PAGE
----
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Local government is yet another long standing institution that Labour feels needs a Treaty-based reboot

In brief

  • This is another grandiose ideological change proposed by Labour, very akin to 3 Waters. 
  • The draft review has a lot of nice words, like “wellness”, but these are hard to convert into practical steps that local governments can action. 
  • Is co-governance really the driving force?

Commission and scope

In 2021, an independent review was commissioned by Nanaia Mahuta in her capacity as Minister for Local Government, and supported by Prime Minister Jacinda Ardern.

The review is currently in the third and final stage, which is formal consultation and final reporting. The resulting draft report is broad and acknowledges it suggests “significant constitutional change”, particularly pertaining to the “relationships between central and local government and local government and citizens”.

The review pushes for central government policy that provides a legal obligation for councils to “force incorporation of tikanga” in council systems. It may be sold as an innocuous cultural gesture, but when one drills down on the details, it once again looks like another way to remove the core democratic tenet of “one person one vote”. Further, it wishes to ensure only people who are indoctrinated into the Labour view of the Treaty can serve as the non Māori representatives by having some sort of screening based on Te Tiriti.

These dots are not very hard to connect, but is it legal?

Co-governance of essential government services seems to be the go to move for Labour, whether under Jacinda or Hipkins. It can take many forms but now, in addition to Three Waters and the health reforms, it extends to flood relief and the replacement for the Resource Management Act.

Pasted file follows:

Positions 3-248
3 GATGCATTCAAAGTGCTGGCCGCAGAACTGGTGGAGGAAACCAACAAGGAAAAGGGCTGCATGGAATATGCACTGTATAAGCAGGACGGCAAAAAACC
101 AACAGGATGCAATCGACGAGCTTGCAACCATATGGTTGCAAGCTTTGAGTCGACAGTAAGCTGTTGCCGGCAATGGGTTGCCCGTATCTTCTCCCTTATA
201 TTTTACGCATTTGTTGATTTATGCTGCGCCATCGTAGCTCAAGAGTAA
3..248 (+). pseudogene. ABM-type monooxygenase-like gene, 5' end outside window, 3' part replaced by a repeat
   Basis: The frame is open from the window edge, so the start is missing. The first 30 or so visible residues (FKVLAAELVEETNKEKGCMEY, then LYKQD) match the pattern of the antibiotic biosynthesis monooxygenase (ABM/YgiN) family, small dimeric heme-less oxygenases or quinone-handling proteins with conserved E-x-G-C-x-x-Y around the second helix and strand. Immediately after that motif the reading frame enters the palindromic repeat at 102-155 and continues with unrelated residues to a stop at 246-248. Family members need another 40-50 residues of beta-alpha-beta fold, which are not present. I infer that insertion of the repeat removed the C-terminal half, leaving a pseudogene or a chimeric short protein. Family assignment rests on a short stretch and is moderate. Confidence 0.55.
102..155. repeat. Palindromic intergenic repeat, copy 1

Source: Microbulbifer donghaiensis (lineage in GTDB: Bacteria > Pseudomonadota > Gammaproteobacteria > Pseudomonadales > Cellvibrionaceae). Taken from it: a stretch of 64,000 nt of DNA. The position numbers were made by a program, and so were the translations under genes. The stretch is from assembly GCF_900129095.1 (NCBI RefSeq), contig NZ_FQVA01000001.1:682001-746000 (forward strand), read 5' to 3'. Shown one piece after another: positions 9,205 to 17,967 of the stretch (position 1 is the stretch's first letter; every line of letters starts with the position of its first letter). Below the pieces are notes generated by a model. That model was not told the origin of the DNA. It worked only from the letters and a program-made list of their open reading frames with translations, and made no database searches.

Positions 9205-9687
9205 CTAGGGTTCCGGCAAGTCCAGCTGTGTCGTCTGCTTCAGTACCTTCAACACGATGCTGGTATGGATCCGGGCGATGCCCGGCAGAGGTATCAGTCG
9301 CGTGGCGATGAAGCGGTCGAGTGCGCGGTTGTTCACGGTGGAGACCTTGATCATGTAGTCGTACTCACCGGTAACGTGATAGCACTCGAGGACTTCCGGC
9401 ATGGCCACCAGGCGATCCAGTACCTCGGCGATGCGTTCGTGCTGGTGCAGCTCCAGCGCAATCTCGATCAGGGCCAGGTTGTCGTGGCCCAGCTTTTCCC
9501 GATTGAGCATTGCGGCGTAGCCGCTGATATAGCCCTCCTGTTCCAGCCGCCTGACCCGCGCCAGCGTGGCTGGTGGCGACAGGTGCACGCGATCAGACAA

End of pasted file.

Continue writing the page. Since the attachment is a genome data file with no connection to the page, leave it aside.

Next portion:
The control structure suggested for local government is very similar to the contentious control elements of Three Waters. But Three Waters is a management structure, albeit very convoluted and opaque for a utility. Local government is supposed to be democratically elected. Can the constitutional aspiration of co-governance in local government even be achieved with a simple majority at Parliament? Or do the higher levels pertaining to entrenchment (75% or a 50% public referendum) apply? Something like the co governance as envisioned in the report was recently tried with the Rotorua District Council Representative Arrangements Bill. The Attorney General rejected it as discriminatory.

With enhanced co-governance rights, where does that leave everyone else?

At its core the new approach to local government is seeking to give enhanced rights to Māori. But is everyone else a “second class citizen”? And is this exacerbated in communities with very small Māori populations?


Public consultation closed at the end of February, with the final report due in June 2023.

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